AMID SEVERE DROUGHT in the North that threatens to have an impact in Bangkok, blame is again being attributed to the loss of forests. Extensive tree-clearing is also credited for the haze of smoke that chokes the North around this time of year.
Now Chiang Mai, Chiang Rai, Payao, Nan, Lamphun, Lampang and Tak have recruited academics, civic organisations and the private sector for a campaign called “Khon Thai Rak Huang Haen Pa”. The aim is to make people more conscientious about preserving forests. A roving exhibition has been mounted and the songs-for-life band Carabao will play a series of concerts.
“If we planted marijuana everywhere we’d sure have green forests,” quipped Yuenyong “Ad” Ophakul, frontman of Carabao, as they rocked into the song “Kancha” – a hymn to the intoxicating weed – during the kick-off show in Chiang Mai last week.
“It’s the responsibility of all Thai people to help preserve our forests,” he explained of his role in the campaign. “I’m an artist who can help encourage people to be more aware of the problem. I’ve always urged people through my music to take care of the environment. The song ‘Huang Haen Pa’ is about how important the forests are.
“I’ve been writing songs about the environment ever since ‘Cheewit Samphan’ for Green Isaan Project in 1987. But our country still faces the same problem of people cutting down trees. We used to live in harmony with the forest, but now it’s terrible – everyone wants an iPhone, so they sell off our wild animals and kill the elephants in Kaeng Krachan National Park.”
Carabao’s Chiang Mai concert ranged through more than 20 stirring songs, including “Look Kaew”, “Nang Ngam Too Krajok”, “Made in Thailand”, “Wicha Prae”, “Khon Nang Niew” and “Waniphok”.
Meanwhile seminars held at Chiang Mai City Hall and in Mae Chaem district addressed irresponsible agricultural practices in the northern highlands. Supoj Richaem, head of Tha Pha subdistrict in Mae Chaem, acknowledged that the district is plagued by illegal logging and the clearing of forests using fire.
“The haze is the result of slash-and-burn agriculture," he said, through the problem has lessened because of new methods in clearing cornstalks from fields. As is common elsewhere in Thailand, growing corn is the primary source of income in Mae Chaem. The push now is to get the farmers using the remnants of the crop as cattle feed rather than burning them off.
Protests over the resulting haze when it got bad again in 2013 prompted the village council of Ban Doi San Kiang in Mae Chaem to brainstorm for solutions. Boundary fences were erected around forests – and are monitored – to keep out illegal loggers. And corn growers are encouraged to switch to other crops, said acting headman Wiroj Mokmai, to be supported by new water sources established with the help of Maejo University and the CP Group.
Dr Somkiat Chaipiboon of Maejo explained that the villages of Ban Doi San Kiang, Ban Mae Pan and Ban Mai Poo Loei now serve as models for how communities can live in harmony with forests.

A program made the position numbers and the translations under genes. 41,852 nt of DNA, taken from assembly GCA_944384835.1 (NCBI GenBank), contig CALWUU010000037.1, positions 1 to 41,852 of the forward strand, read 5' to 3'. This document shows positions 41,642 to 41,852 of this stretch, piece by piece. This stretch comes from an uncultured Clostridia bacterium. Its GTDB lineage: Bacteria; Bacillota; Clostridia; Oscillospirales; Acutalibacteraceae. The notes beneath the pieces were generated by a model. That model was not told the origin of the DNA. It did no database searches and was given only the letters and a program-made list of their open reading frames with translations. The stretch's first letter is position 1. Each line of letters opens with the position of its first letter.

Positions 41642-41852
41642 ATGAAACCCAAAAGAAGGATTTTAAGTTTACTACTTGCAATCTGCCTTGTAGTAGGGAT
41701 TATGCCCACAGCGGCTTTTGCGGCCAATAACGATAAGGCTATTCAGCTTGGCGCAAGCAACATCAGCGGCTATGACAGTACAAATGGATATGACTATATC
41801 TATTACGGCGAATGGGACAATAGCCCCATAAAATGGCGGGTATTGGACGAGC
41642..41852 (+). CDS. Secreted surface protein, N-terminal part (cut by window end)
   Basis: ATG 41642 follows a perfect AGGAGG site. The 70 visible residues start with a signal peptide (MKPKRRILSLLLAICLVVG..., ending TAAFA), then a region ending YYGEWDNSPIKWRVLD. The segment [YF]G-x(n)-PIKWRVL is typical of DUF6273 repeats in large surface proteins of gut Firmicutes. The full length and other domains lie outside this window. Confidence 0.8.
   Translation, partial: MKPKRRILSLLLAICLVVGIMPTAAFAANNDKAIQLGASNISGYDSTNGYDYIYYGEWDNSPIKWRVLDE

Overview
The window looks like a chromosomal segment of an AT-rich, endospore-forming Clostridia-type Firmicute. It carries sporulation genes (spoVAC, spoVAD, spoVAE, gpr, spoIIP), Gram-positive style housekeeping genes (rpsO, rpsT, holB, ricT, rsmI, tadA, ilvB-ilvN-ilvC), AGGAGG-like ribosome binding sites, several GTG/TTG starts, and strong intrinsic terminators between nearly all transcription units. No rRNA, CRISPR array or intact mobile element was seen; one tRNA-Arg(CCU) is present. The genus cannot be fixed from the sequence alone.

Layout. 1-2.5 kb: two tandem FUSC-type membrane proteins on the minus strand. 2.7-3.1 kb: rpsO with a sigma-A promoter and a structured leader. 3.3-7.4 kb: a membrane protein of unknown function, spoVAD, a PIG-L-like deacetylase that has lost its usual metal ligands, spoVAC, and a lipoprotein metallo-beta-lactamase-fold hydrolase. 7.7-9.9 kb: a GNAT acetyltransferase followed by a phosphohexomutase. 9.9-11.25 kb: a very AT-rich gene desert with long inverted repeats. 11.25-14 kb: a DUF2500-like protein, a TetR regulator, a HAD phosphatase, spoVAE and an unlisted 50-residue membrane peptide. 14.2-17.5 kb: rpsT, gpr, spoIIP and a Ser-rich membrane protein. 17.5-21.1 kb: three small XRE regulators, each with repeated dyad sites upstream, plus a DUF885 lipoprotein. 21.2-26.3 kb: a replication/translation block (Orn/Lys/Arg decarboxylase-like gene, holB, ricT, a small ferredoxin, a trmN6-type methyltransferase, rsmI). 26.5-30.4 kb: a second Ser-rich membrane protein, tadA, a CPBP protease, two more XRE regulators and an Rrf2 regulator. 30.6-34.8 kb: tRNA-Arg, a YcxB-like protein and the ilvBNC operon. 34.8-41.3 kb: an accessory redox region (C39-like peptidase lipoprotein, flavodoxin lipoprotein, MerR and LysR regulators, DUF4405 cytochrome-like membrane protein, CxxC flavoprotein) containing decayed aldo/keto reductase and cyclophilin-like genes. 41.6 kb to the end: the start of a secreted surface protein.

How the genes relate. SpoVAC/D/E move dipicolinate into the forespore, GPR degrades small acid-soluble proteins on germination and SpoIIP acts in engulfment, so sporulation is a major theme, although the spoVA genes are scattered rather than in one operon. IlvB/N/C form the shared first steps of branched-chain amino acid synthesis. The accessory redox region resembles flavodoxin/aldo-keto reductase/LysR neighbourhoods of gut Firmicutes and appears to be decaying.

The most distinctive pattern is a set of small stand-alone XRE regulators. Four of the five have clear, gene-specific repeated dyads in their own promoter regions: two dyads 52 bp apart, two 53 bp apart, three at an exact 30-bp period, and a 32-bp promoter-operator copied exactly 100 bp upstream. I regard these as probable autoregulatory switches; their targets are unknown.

“The challenge was modifying the villagers’ behaviour,” he said. “The several projects we set up responded to their specific needs, taking into account the fact that growing corn has long been their chief occupation and it brings them income year-round. They were able to find other occupations, such as growing other vegetables and fruit like longan, and they can earn money from the compost produced as well.”
Associate Professor Poon Thiengburanathum of Chiang Mai University confirmed that corn is a major industrial crop in Mae Chaem, but while farmers there have been convinced to shift to alternate crops, he cautioned, there’s no guarantee the same will occur elsewhere. A similar “marketing strategy” has to be applied around the country.
Thaweesak Khantharat, a strategist with the government’s Department of National Parks, said he’d visited Ban Pang Ung in Mae Chaem “and most of the villagers were growing cabbages rather than corn, and they tasted very good because of the climate and water there”. It could become a tourist attraction, he suggested. “We need to agree that Thailand needs 40 per cent more forest and that all Thais must help achieve that goal.”
Apaichon Vacharasin, a vice president at CP Group, concurred, particularly on the need for marketing mechanisms to boost public awareness. He praised Dr Somkiat for applying His Majesty the King’s “Pid Thong Lang Phra” initiative in Mae Chaem and letting the villagers make up their own minds about their future.
“As for tourism, I think Mae Chaem should be better managed, because it’s becoming a slum, like Pai district and Wang Namkhiew in Korat,” Apaichon said. “It isn’t beautiful and nature is being destroyed. And keep in mind that, if Mae Chaem were to draw more than 30,000 tourists a year, prices would go up. Supoj must use marketing techniques, and CP will help take the forest back.”